We were holed up in a squat in the industrial part of town. However as squats go, this was what the Box-Car Children were busting their ass to achieve. Music of choice is Pretendo. The first two cuts make me think that this is going to be a pretty straightforward indie pop night. Soon the booze and drugs that make the absence of hot water tolerable are crawling down our throats. Two bottles deep in Chuck Shaw "Mindy" is played over the probably stolen stereo. I'm taken to that place where in hopes of not being alone at night you approach every female only to embarrass yourself as you fumble her name.

The evening moves on with some cuts that almost sound new but too familiar to the earlier selections on the same disc. When "Lee" makes its way through my ears I'm taken to that summer camp I never attended. These folks around me are probably telling half-truths about their lives, but I'm powerless to decipher the fact from fiction. Lyrically it may true, but musically nothing worth remembering is that whinny. "Cynthia" sneaks onto the airwaves and the psychedelic horror sequence begins. The best part about this little gem is the upbeat dance breaks between menacingly delivered verses.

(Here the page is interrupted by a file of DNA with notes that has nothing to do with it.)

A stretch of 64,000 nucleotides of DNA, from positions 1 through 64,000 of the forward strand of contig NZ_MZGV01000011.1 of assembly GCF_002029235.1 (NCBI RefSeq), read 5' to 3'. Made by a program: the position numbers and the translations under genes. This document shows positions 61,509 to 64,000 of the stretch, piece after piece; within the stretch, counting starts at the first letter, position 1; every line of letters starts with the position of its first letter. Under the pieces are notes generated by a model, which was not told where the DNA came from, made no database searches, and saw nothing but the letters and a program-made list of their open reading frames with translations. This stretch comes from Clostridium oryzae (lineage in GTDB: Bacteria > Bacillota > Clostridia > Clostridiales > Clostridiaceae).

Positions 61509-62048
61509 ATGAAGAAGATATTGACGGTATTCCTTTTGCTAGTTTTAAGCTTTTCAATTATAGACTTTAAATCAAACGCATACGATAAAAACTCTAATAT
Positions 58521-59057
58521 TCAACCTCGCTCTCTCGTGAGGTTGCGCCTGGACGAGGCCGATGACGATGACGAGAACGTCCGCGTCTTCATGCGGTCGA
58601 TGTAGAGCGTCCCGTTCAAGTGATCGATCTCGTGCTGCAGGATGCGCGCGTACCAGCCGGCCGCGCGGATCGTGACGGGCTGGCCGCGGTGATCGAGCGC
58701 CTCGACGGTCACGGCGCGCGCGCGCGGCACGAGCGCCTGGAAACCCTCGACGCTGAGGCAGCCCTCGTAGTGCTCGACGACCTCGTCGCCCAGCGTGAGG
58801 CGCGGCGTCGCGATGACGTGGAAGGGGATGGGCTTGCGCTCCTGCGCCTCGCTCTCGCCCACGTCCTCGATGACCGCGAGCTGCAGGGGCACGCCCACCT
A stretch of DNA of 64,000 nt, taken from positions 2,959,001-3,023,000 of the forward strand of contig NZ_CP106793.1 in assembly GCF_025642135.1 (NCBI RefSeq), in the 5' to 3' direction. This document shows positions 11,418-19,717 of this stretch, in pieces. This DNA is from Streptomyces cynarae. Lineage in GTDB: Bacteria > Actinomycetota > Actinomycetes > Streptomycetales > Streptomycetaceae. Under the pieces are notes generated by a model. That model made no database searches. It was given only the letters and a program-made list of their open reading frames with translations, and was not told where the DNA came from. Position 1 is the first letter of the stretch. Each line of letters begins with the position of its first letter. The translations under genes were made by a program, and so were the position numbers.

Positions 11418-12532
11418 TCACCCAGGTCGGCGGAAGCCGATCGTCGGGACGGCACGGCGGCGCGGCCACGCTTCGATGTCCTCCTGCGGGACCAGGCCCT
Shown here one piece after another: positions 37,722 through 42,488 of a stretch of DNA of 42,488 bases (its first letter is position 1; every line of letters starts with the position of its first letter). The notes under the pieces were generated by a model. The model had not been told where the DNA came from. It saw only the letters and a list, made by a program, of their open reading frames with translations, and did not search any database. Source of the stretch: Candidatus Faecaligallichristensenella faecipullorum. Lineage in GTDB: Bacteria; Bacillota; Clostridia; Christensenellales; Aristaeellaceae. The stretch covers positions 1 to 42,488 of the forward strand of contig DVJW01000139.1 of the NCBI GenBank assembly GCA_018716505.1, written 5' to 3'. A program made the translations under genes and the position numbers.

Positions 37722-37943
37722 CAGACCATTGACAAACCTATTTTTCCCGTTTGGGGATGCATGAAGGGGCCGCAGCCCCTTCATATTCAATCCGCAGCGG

Everyone seems to be having a mediocre time at this old industrial building turned abode. The evening has been filled with a varied selection of tunes from Pretendo and everyone would be more than happy to call it an evening. Then "Sherman Speaks" comes on. This seven-minute tune takes me to the desert walking scenes from Six-String Samurai. Then at 4:31 it kicks in with some power. The whole song took me like what I would expect a Robitussin trip to act. Mild and creepy at first, then your face starts to throb and pound while all your expectations of what should have happened melt away. On that note I passed out and awoke with all valuables stripped from my body. I knew I would return to be fleeced again. I can't promise your experience will be the same, but at least you can walk away with one track to hold onto.